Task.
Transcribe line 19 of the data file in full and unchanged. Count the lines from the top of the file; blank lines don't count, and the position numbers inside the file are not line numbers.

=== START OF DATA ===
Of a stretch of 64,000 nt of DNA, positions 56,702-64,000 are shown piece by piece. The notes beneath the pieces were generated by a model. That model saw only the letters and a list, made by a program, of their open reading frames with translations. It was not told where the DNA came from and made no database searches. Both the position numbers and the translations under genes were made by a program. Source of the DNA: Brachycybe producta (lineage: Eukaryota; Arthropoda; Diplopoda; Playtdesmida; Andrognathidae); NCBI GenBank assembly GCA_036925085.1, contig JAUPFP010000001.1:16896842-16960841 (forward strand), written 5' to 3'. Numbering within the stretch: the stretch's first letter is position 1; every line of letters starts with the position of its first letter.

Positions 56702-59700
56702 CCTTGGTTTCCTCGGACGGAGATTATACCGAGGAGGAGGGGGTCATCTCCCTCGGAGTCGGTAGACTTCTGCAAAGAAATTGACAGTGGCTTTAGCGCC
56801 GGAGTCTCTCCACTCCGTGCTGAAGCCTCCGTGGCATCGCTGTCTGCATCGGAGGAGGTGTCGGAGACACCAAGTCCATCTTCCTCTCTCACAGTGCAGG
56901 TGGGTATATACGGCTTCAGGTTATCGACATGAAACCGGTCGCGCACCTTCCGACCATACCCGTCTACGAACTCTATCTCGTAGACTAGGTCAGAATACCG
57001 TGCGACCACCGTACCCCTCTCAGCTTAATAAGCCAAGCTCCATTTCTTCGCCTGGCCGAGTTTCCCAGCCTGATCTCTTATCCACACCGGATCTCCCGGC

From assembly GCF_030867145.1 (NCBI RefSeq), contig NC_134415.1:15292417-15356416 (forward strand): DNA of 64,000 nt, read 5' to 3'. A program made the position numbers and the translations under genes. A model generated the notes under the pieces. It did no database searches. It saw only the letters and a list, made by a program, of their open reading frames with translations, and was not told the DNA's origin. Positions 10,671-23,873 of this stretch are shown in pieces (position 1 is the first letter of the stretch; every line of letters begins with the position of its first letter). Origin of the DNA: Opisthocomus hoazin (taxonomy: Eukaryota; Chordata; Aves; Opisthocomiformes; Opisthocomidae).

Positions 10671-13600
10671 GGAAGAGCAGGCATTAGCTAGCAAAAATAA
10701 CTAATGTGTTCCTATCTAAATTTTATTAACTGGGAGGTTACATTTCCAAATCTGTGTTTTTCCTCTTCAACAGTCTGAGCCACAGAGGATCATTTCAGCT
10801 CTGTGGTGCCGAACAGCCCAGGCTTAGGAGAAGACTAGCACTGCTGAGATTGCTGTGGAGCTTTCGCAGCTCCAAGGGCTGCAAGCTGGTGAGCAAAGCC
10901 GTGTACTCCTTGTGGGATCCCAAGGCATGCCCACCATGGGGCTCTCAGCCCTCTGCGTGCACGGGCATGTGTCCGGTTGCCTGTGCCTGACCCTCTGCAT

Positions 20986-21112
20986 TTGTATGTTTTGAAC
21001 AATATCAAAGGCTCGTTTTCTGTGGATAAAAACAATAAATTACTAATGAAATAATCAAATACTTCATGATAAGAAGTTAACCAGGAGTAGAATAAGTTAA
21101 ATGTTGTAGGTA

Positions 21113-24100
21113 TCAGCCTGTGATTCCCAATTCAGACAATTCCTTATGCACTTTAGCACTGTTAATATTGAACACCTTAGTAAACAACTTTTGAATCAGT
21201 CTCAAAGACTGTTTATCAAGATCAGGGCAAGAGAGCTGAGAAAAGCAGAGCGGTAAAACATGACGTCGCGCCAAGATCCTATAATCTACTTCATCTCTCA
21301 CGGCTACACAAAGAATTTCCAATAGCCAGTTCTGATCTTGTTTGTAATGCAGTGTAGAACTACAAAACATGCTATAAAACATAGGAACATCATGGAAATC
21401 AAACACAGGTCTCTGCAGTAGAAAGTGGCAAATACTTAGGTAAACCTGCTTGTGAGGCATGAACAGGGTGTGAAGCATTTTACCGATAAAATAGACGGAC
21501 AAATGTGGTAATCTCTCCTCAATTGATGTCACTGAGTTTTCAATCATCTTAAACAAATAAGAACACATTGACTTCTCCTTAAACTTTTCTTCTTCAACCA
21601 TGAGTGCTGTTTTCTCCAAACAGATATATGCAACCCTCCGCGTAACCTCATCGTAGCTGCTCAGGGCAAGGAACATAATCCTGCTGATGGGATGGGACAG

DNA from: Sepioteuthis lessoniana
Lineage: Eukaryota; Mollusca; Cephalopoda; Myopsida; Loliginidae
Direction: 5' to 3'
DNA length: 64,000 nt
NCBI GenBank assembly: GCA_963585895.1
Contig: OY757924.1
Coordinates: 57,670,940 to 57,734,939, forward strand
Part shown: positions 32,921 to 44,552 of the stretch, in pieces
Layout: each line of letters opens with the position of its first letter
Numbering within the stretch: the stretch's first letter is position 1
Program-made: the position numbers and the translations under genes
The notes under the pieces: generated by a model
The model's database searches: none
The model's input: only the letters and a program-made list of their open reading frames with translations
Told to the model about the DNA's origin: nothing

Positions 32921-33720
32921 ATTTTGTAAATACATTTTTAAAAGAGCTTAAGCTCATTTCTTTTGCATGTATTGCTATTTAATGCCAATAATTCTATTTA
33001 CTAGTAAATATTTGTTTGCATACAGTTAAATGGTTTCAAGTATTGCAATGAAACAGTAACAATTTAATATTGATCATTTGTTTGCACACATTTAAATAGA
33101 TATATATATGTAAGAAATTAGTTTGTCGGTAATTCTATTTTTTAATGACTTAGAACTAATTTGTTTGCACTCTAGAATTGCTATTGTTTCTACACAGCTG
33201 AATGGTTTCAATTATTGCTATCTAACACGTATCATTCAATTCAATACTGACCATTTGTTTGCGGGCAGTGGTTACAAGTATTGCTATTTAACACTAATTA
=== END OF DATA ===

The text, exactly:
21201 CTCAAAGACTGTTTATCAAGATCAGGGCAAGAGAGCTGAGAAAAGCAGAGCGGTAAAACATGACGTCGCGCCAAGATCCTATAATCTACTTCATCTCTCA